Can testicular cancer be found early?
Most testicular cancers can be found at an early stage. In some men, early testicular cancers cause symptoms that lead them to seek medical attention. Most of the time a lump on the testicle is the first sign. Unfortunately, however, some testicular cancers may not cause symptoms until after they have reached an advanced stage.
Most doctors agree that examining a man's testicles should be part of a general physical exam. The American Cancer Society (ACS) recommends a testicular exam as part of a routine cancer-related checkup.
The ACS advises men to be aware of testicular cancer and to see a doctor right away if they find a lump in a testicle. Because regular testicular self-exams have not been studied enough to show they reduce the death rate from this cancer, the ACS does not have a recommendation on regular testicular self-exams for all men. However, some doctors recommend that all men do monthly testicular self-exams after puberty.
Each man has to decide for himself whether or not to examine his testicles monthly, so instructions for testicular exams are included in this section. If you have certain risk factors that increase your chance of developing testicular cancer (such as an undescended testicle, previous germ cell tumor in one testicle, or a family history), you should seriously consider monthly self-exams and talk about it with your doctor.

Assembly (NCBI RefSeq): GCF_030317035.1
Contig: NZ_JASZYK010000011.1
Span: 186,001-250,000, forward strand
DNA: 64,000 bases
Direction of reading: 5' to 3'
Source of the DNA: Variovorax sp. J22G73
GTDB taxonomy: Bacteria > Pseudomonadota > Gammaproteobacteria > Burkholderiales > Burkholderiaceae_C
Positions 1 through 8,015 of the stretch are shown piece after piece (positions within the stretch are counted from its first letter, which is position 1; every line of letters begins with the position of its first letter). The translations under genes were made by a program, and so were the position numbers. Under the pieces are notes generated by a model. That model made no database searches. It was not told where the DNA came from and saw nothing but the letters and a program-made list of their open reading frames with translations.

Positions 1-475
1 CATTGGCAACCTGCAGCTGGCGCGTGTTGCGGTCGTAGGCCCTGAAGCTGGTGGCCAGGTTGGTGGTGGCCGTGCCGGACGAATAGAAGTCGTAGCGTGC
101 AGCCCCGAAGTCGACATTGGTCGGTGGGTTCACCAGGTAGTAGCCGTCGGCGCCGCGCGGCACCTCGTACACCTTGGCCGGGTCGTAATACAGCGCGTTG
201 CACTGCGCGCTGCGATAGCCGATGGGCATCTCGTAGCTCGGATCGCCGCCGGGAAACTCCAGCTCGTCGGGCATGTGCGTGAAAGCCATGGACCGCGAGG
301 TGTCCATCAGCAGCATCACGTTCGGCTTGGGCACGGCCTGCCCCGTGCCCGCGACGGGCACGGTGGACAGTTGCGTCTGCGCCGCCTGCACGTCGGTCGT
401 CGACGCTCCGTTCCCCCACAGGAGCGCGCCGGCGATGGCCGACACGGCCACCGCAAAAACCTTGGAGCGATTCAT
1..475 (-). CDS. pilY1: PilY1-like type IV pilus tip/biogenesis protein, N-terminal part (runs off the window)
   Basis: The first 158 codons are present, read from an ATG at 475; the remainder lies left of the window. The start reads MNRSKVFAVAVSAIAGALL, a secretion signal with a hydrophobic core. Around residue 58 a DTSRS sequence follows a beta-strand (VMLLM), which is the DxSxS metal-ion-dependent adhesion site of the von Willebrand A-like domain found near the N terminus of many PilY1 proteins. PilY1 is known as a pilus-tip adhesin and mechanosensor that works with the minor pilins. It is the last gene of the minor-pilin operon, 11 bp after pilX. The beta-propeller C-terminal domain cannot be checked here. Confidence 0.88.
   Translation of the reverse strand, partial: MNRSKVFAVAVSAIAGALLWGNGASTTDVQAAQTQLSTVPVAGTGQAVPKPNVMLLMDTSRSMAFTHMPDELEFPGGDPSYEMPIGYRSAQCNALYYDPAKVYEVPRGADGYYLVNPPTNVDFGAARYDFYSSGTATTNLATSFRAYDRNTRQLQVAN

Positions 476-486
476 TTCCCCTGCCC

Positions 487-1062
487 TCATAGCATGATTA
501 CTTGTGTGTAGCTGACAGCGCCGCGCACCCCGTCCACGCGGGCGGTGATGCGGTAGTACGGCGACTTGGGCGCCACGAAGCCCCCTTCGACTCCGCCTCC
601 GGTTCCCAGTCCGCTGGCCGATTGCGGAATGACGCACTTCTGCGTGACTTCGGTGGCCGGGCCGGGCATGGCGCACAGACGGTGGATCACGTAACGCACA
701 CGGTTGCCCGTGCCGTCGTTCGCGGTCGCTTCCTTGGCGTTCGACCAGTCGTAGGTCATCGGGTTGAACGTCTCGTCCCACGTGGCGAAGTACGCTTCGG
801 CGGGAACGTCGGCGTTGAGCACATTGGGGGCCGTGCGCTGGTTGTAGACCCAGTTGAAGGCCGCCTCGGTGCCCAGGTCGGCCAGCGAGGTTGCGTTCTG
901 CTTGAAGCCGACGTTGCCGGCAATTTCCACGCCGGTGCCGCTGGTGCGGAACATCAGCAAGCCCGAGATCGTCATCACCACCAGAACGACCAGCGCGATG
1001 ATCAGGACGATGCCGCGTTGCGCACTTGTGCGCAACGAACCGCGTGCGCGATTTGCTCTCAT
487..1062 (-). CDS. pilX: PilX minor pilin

The best time for you to examine your testicles is during or after a bath or shower, when the skin of the scrotum is relaxed.
- Hold the penis out of the way and examine each testicle separately.
- Hold the testicle between your thumbs and fingers with both hands and roll it gently between the fingers.
- Look and feel for any hard lumps or nodules (smooth rounded masses) or any change in the size, shape, or consistency of the testes.
You should be aware that each normal testis has an epididymis, which can feel like a small bump on the upper or middle outer side of the testis. Normal testicles also contain blood vessels, supporting tissues, and tubes that conduct sperm. Some men may confuse these with cancer at first. If you have any concerns, ask your doctor.
A testicle can get larger for many reasons other than cancer. Fluid can collect around the testicle to form a benign condition called a hydrocele. Other times, the veins in the testicle can dilate and cause enlargement and lumpiness around the testicle. This is called a varicocele. To be sure you have one of these conditions and not a tumor; you need to have a doctor examine you. The doctor may order an ultrasound exam (see the section, "How is testicular cancer diagnosed?"). This is an easy and painless way of finding a tumor.
If you choose to examine your testicles, you will become familiar with what is normal and what is different. Always report any changes to your doctor without delay.
Last Medical Review: 05/04/2012
Last Revised: 01/17/2013